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Swedish boxer wins women's world title

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Swedish boxer wins women's world title
19:48 CEST+02:00
Swedish boxer Mikaela "Destiny" Laurén won the World Professional Boxing Federation title in the welterweight class in Karlstad in western Sweden on Friday.

Laurén, ranked 10th in the world, and fifth-ranked Jill Emery of New York fought through six rounds before Laurén emerged victorious, winning 3-0 on the judges' scorecards.

A former member of Sweden's national swim team, Laurén was later arrested by police in an apartment full of doping materials and sentenced to 14 months in prison, serving 10 of them.

Her fall from grace made headlines when teammate and longtime friend Therese Alshammar went public and distanced herself from Laurén, breaking contact.

"I learned who my real friends were," Laurén told the Aftonbladet newspaper.

Laurén, who also models, later turned to boxing, competing in her first professional boxing match in May 2009.

Friday's match began with slight hesitation as the two boxers sized each other up. Laurén worked her way into the match with each successive round. Emery is a left-handed boxer, which was something of a new challenge for Laurén.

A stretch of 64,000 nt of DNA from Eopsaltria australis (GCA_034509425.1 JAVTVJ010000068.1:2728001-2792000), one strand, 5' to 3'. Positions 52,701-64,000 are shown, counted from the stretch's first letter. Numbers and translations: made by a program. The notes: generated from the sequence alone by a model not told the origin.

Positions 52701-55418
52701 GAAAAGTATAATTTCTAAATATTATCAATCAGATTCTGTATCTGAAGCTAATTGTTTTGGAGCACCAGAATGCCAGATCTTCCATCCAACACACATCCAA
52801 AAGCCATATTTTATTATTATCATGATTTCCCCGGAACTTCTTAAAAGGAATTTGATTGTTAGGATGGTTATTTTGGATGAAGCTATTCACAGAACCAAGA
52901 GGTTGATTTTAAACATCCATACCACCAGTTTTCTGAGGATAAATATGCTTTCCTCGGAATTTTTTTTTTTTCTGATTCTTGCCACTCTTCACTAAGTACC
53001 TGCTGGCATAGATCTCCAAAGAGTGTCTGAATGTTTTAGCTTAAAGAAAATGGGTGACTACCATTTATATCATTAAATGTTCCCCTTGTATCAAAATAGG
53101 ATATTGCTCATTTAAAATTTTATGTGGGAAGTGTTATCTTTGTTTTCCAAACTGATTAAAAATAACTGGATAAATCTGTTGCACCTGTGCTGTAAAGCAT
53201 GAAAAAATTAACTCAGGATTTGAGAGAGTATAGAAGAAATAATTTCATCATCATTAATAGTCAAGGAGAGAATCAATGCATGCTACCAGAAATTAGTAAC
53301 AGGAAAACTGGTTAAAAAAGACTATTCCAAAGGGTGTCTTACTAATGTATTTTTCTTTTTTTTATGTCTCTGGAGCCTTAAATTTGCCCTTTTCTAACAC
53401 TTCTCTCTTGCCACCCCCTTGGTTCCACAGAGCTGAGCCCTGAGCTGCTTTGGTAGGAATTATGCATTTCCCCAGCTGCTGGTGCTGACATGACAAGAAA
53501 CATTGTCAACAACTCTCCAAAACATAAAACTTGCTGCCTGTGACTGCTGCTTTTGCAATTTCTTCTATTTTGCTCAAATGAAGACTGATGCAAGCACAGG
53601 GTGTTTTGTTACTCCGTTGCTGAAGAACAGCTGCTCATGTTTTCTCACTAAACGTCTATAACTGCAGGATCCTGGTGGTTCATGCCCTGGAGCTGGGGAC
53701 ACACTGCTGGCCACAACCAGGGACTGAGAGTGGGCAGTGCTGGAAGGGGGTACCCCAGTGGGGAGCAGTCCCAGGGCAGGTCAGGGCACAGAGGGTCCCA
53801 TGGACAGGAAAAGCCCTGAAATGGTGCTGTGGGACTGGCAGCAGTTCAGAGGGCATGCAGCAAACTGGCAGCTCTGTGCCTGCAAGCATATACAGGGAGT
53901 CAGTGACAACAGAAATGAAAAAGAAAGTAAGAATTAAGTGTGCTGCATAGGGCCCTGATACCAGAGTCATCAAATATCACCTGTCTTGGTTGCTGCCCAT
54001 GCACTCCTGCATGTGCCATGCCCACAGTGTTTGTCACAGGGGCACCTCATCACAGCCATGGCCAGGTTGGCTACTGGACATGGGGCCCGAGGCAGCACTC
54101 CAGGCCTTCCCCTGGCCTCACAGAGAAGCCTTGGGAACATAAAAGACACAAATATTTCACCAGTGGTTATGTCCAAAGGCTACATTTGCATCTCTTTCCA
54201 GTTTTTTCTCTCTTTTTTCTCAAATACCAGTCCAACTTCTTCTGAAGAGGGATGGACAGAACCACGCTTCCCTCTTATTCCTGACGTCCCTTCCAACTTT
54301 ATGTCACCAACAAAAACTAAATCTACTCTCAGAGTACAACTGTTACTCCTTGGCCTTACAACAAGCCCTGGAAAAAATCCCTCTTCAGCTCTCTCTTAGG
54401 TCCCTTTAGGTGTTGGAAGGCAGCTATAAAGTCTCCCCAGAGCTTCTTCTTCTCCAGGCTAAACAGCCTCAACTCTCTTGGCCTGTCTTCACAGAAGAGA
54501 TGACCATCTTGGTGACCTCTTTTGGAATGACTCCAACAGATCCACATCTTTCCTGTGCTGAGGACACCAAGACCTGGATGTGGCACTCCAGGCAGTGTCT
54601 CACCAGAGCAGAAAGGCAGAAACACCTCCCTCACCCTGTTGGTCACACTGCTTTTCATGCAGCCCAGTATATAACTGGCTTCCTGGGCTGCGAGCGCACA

In the end, however, Laurén seized home-ring advantage, winning the match as three judges favoured her 59-56, 59-56 and 58-56.

"I am so incredibly happy. This is what I've fought so hard for," she said in a post-match statement.

Laurén has now won her six matches as a pro, one by knockout, the rest on points.

She is now setting her sights on the possibility of fighting the world's top-ranked welterweight, Norway's Cecilia Braekhus, at Stockholm's Globen Arena.

"The dream is to meet her in a title fight at Globen. I grew up in Enskede with Globen as a neighbour. It's my home turf. It would attract a hell of a lot of people if it became a reality," she told Aftonbladet.

One hitch is that a title fight for heavier weight classes requires a match of 10 rounds. Since Sweden's ban on professional boxing was lifted, only fights of six rounds are permitted.

The boxing gala in Karlstad in which Laurén competed was also the first time in 40 years that men were allowed to box six rounds in Sweden, albeit with special permission from the Örebro county administrative board.

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